Instant jail time for offending in Christchurch emergency

Night scenes around a Cordon on Fitzgerald Avenue after the earthquake. Photo / Herald on Sunday
Night scenes around a Cordon on Fitzgerald Avenue after the earthquake. Photo / Herald on Sunday

The excuses were wildly different, but the results were very much the same: any offending involving Christchurch's earthquake-damaged buildings or cordons will bring instant jail time.

Christchurch District Court Judge Brian Callaghan made that clear, three weeks on from the February 22 shake that damaged so much of the city.

He saw a procession of people picked up in suspicious or dangerous circumstances and brought before a court sitting today at Rangiora Court House, where Christchurch cases are being heard while the city's own court house remains inside the cordon.

A 30-year-old Woolston woman said it was just drunken fooling around to hide from her partner when she was found in a broken down building in Ferry Road.

Her 25-year-old partner, a painter, saw her run in there and said he went in to find her.

Judge Callaghan said it was a fenced off building that had been red stickered because it was structurally dangerous.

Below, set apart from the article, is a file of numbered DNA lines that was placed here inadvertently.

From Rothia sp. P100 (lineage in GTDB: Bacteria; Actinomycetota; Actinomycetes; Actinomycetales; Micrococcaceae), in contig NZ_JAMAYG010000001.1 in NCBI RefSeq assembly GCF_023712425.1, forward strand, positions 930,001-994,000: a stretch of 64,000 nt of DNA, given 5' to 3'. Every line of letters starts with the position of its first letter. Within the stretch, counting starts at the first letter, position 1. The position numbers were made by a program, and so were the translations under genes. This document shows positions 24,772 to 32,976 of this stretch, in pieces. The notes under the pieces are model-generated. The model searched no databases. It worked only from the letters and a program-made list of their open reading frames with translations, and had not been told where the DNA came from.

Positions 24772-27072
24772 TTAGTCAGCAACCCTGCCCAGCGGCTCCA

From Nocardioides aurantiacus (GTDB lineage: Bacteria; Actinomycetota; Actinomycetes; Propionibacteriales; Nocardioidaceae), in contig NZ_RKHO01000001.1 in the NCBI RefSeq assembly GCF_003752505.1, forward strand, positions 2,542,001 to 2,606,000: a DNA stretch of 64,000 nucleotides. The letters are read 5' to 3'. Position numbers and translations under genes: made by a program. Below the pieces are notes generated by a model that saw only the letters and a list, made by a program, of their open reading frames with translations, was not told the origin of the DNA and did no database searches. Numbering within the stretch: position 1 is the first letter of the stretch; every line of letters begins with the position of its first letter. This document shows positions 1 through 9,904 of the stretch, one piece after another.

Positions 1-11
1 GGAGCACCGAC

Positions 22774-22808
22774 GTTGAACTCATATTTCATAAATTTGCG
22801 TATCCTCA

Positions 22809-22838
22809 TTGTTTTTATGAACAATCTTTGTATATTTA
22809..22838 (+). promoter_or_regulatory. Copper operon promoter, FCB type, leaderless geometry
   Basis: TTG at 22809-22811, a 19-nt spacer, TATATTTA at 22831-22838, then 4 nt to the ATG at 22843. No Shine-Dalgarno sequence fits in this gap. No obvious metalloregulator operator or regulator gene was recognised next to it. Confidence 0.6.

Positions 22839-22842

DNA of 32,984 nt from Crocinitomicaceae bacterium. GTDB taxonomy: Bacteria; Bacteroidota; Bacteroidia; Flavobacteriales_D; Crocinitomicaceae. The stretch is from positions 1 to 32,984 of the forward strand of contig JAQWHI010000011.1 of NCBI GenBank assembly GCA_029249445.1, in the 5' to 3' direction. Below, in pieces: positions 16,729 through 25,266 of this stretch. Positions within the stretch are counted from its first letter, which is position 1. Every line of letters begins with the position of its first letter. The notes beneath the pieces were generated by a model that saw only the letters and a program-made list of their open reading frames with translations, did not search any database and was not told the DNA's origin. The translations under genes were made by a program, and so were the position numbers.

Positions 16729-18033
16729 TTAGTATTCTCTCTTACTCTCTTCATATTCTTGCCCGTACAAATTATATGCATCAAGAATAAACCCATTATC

It was serious offending in trying times, putting themselves at risk as well as those who had to retrieve them.

The couple have not yet pleaded to the charge of being in an enclosed yard, but they are in custody for a week. The woman sobbed in the dock when she heard she would not get bail.

A 60-year-old New Brighton man said he thought he was going to a friend's house to recruit him to play in a band but he was charged with being found in a yard.

Police said the man had been seen looking into abandoned properties and hid in the bushes when neighbours saw him.

The judge did not accept his explanation and also remanded that man in custody for a week, without plea.

A 33-year-old concrete worker, Mark Daniel Tansey, said he went into a red-stickered property for a toilet stop while walking home, having left his motorcycle at the pub.

He admitted being in the yard of a property that was structurally unsound, and which had items of property that could have been stolen.

Judge Callaghan gave him 21 days' jail for offending in the current state of emergency.

A 24-year-old Northcote cook who said he inadvertently drove past the cordon and then lost control of the car when a passenger pulled on the hand brake, was charged with disqualified driving and breaching the emergency cordon.

He has not pleaded, but Judge Callaghan said it was a highly visible cordon and an emergency situation. The man is in custody on remand for two weeks.

- NZPA

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